Hope, however, springs eternal, which is why I once again have a jar shoved unceremoniously into the back of my fridge. This time it's handcrafted, 3-year-old, organic barley miso, wood-fired, unpasteurized and based on a recipe from the Japanese farmhouse tradition. It sounded good, so I bought it.

A year ago.

This time, though, when I "discovered" it in my refrigerator, instead of chucking it and buying a new jar, I contacted Elizabeth Andoh, renowned Japanese food expert and author of Washoku: Recipes from the Japanese Home Kitchen (Ten Speed Press 2005) and asked for help.

Not surprisingly, she was horrified to hear of my wasteful ways. It turned out my current jar was from South River Miso based in Massachusetts, which, Andoh informed me, makes some of the best miso available in the United States. And I was ready to throw it out? "We have to change that," she said firmly, then gave me a quick primer (see left).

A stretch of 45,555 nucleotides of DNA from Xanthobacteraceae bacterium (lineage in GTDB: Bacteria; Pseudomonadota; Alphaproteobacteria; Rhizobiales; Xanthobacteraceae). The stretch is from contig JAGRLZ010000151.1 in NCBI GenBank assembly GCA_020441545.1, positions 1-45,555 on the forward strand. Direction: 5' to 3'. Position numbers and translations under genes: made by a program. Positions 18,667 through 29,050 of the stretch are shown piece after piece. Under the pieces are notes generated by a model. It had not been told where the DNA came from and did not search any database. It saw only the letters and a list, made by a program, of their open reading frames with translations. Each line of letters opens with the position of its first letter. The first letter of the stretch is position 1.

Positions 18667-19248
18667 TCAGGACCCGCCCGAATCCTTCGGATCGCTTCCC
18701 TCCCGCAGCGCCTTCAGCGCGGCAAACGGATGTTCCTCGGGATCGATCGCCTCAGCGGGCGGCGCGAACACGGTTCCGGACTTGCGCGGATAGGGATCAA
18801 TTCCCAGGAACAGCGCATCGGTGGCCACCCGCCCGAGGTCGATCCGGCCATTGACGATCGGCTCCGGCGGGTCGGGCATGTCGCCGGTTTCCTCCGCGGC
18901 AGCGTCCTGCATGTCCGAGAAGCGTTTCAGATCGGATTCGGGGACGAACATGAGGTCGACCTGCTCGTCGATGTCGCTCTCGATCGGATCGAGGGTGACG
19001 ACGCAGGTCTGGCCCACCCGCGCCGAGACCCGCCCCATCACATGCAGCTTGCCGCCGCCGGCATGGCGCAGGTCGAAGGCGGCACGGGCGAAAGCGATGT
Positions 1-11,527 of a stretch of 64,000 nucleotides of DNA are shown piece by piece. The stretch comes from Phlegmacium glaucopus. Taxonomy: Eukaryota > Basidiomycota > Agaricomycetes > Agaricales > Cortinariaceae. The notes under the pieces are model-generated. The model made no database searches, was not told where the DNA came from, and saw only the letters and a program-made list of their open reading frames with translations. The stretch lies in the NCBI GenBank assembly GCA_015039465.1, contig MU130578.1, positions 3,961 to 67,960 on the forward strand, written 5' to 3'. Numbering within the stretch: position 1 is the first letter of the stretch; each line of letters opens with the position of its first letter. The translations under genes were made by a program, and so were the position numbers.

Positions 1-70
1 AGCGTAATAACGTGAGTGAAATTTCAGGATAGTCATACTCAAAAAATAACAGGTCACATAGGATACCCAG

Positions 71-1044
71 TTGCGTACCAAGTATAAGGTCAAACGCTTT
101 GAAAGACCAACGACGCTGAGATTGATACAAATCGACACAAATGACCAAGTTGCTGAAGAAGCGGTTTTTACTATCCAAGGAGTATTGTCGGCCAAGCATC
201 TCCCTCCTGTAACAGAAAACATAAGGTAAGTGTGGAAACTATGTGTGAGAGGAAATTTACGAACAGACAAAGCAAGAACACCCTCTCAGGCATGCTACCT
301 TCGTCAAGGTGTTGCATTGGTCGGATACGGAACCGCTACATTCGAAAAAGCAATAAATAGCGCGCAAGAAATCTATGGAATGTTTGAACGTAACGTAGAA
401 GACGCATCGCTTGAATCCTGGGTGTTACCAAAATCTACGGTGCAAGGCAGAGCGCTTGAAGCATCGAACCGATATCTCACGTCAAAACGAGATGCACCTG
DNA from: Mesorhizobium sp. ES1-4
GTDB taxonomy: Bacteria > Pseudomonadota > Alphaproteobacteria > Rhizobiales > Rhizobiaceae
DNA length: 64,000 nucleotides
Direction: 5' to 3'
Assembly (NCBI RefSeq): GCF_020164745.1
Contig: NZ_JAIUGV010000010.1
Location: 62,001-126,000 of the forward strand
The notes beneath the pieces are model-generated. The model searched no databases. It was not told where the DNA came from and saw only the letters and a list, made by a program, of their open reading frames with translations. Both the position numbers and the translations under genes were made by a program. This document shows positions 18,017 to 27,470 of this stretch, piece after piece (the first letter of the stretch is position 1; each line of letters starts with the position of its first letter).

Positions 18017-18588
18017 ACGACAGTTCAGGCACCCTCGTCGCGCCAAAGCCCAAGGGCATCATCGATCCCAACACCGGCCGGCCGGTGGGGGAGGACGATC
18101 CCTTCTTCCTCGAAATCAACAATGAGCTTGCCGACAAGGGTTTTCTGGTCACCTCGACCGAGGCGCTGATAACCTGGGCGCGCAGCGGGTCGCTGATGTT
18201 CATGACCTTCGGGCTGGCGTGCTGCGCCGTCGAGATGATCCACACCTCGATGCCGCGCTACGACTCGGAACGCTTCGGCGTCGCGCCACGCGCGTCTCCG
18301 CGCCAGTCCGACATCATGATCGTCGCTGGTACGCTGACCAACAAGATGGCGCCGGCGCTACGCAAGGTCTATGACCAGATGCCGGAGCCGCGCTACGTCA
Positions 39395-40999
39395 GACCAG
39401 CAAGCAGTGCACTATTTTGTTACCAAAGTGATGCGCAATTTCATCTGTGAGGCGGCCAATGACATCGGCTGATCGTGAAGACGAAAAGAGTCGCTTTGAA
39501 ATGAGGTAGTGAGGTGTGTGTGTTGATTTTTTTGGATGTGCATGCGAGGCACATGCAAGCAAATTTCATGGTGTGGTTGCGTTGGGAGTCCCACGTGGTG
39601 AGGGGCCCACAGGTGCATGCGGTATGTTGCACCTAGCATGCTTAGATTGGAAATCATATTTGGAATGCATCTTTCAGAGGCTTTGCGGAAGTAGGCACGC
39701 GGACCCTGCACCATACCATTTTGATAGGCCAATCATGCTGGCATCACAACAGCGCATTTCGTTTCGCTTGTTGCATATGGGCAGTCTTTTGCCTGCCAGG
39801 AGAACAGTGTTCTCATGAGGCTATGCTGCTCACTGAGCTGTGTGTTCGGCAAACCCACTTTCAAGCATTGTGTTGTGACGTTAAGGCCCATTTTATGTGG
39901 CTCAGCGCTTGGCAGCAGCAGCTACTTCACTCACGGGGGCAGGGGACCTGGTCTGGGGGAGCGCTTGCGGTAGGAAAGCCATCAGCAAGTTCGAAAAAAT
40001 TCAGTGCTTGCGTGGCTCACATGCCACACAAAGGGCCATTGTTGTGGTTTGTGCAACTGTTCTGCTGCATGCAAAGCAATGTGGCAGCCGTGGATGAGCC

After talking with Andoh, I finally understood that miso is nothing to fear. It's just a condiment. I was now in the driver's seat on the miso bus.

It turns out that the dashi, or stock, is incredibly easy, and from there, making miso soup with Andoh-recommended shiro miso is an absolute cinch. In fact, I was feeling so self-confident, I made a second batch at the last minute, riffing on the basic recipe by finally using the miso that had been aging in my fridge for the past year and adding some diced, leftover roasted vegetables. (Andoh later told me that in Japan, sweet potatoes and carrots are usually paired with darker hatcho miso, whereas I had used mellower mugi miso, but, not knowing any better, my family and I liked it anyway.)

I wound up with two gorgeous, delicious miso soups, plus a killer salad dressing that couldn't have been easier to whip up. I had a little swagger in my step as I carried my Japanese version of soup and salad to the table.

I won't be throwing out any more jars.